Hickman loves gadgets and is eager to purchase the latest, most up-to-date electronic item on a regular basis. He has to take a good look at this and consider the costs to the environment of built-in obsolescence, energy used to produce new products and what happens when they need to be disposed of.
He and Jane take a week off television and soon realise how much time is spent in front of it. He learns to switch things off and not just leave them on standby. I only recently learned how much energy is used up this way and have consistently switched off the monitor on my computer ever since watching ‘The Age of Stupid’ (reviewed here). I don’t have a television, although, I freely admit there are days when I would love to do nothing more than spend an afternoon or evening, remote in hand, flicking from program to program.
Alongside details of his practical attempts to start a wormery, recycle with vigilance, wash nappies, negotiate the use of ethical painting products with a traditional builder and decorator, start a veg plot and much more, the book is interspersed with extracts of the auditors’ recommendations and discussions as well as emails of advice from his blog readers.
It encouraged me to do a mini audit of my ethical living. I still have some way to go!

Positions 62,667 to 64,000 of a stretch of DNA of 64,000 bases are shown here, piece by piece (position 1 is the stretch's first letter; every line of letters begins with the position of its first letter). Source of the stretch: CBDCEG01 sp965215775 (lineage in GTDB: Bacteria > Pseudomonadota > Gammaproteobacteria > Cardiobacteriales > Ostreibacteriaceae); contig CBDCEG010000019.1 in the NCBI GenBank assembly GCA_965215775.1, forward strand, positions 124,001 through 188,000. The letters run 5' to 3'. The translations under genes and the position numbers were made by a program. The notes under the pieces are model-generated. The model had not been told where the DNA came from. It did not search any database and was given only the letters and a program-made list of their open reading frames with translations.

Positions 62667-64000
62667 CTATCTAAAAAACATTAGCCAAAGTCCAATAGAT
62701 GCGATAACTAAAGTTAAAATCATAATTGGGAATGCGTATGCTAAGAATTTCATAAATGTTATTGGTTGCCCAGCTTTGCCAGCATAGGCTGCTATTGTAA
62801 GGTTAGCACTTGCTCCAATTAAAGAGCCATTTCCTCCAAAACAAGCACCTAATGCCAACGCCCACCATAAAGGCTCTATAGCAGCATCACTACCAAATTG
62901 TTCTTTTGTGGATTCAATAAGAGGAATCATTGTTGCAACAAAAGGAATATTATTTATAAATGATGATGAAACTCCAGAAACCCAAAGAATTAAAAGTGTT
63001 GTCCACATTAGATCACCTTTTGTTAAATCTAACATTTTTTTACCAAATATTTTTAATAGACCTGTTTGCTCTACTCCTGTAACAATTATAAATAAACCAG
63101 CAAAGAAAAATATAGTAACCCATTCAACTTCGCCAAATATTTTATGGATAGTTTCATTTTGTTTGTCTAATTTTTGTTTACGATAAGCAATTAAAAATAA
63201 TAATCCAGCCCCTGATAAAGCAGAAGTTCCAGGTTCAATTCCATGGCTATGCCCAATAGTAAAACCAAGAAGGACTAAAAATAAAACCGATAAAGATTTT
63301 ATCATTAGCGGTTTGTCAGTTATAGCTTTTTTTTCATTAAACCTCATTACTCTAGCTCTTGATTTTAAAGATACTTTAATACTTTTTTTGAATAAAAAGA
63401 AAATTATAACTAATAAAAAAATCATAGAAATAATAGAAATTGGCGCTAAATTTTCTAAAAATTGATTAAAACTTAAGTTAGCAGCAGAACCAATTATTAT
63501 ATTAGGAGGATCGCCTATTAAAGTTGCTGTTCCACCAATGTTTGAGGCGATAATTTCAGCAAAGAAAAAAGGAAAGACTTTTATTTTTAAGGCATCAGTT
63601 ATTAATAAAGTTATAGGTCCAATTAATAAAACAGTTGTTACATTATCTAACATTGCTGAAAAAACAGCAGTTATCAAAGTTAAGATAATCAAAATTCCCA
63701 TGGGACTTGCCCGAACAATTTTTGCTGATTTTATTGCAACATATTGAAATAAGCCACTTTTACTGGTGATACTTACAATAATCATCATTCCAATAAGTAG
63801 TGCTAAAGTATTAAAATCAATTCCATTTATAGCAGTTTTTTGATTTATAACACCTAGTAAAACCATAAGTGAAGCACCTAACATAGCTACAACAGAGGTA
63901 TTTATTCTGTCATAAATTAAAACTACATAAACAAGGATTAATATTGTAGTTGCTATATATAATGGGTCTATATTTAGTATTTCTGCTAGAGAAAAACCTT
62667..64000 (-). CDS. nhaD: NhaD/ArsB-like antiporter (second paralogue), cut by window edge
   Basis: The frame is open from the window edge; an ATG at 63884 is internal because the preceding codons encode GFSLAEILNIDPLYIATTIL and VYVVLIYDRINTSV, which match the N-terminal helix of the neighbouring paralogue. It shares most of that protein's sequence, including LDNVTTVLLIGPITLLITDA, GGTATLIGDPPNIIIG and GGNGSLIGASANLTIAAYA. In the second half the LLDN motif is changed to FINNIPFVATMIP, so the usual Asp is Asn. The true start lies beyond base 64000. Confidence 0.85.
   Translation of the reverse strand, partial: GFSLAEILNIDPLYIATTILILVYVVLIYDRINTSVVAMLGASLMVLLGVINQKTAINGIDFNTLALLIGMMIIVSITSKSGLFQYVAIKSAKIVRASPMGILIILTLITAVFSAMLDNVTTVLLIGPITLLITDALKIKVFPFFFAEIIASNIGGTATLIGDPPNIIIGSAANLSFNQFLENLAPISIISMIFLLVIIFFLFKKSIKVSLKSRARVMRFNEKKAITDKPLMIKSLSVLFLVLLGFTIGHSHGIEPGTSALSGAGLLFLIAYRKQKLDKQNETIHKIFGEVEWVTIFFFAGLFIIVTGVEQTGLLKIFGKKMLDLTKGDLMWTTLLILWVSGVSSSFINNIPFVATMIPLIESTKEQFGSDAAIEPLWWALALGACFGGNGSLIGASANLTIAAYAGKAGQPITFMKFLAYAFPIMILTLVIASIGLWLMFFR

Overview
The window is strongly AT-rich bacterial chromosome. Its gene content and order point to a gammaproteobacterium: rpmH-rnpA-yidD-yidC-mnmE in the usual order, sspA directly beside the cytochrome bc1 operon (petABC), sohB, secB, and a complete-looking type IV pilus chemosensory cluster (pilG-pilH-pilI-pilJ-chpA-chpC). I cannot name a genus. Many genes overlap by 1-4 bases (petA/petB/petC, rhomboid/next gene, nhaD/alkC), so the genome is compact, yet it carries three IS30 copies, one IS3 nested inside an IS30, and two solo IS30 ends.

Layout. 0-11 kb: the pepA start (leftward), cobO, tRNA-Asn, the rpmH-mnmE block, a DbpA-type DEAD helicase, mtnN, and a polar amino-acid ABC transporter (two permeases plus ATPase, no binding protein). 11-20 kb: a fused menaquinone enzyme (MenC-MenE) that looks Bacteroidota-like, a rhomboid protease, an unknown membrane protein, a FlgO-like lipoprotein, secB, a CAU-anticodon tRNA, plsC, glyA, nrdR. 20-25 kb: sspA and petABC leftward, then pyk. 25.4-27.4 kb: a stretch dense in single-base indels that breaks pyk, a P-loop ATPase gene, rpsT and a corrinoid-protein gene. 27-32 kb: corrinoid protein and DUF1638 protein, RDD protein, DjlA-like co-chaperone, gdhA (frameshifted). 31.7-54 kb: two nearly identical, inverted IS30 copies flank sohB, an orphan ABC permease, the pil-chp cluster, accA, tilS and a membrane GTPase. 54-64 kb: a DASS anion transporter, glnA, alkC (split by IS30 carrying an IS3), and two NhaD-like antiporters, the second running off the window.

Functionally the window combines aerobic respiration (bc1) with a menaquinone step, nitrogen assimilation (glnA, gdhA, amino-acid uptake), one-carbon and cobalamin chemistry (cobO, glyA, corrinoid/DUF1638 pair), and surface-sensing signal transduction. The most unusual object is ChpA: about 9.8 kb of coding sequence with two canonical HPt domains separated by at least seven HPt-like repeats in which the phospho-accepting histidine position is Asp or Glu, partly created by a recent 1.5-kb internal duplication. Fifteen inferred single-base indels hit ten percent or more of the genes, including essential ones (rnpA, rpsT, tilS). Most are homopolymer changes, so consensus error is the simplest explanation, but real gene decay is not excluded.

All in all, this is an inspiring read. It really is ‘A Life Stripped Bare.’
More about this Green Prophet Reviewer, Louise Gethin:
Brought up in Bristol, Louise has lived in France, Germany and New Zealand, and has spent time holidaying in Jerusalem, Spain, Ireland, Indonesia, Australia and Singapore. Originally trained as a nurse in Bristol, she spent four years working with people with HIV in the mid nineties. Highlights of her life include: trekking to Annapurna Base Camp, Nepal; working in New Zealand; being an aunt to three nephews and two nieces; and living for three years on a houseboat only a stone’s throw away from Windsor Castle. She’s a keen amateur photographer, cyclist and hockey player. Louise has also reviewed ‘The Guardian Green Travel Guide’ for GP. Her biggest ambition is to publish her collection of short stories ‘Anecdotes of Love and Death’.